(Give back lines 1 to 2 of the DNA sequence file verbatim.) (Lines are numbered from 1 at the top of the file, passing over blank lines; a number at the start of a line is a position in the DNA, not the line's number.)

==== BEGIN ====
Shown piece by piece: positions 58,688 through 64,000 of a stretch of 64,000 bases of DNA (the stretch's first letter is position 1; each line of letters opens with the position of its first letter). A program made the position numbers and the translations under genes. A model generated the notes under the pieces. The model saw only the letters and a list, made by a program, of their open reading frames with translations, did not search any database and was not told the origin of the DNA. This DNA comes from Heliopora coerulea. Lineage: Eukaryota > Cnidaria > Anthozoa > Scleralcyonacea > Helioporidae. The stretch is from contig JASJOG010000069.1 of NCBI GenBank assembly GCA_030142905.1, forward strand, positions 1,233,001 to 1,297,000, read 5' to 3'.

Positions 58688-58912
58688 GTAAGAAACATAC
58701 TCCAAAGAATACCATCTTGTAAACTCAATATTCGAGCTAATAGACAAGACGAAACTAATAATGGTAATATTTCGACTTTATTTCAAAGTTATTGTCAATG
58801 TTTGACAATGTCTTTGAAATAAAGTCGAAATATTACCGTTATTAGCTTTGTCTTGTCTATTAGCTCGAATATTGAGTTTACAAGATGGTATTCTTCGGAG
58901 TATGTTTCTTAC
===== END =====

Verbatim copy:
Shown piece by piece: positions 58,688 through 64,000 of a stretch of 64,000 bases of DNA (the stretch's first letter is position 1; each line of letters opens with the position of its first letter). A program made the position numbers and the translations under genes. A model generated the notes under the pieces. The model saw only the letters and a list, made by a program, of their open reading frames with translations, did not search any database and was not told the origin of the DNA. This DNA comes from Heliopora coerulea. Lineage: Eukaryota > Cnidaria > Anthozoa > Scleralcyonacea > Helioporidae. The stretch is from contig JASJOG010000069.1 of NCBI GenBank assembly GCA_030142905.1, forward strand, positions 1,233,001 to 1,297,000, read 5' to 3'.

Positions 58688-58912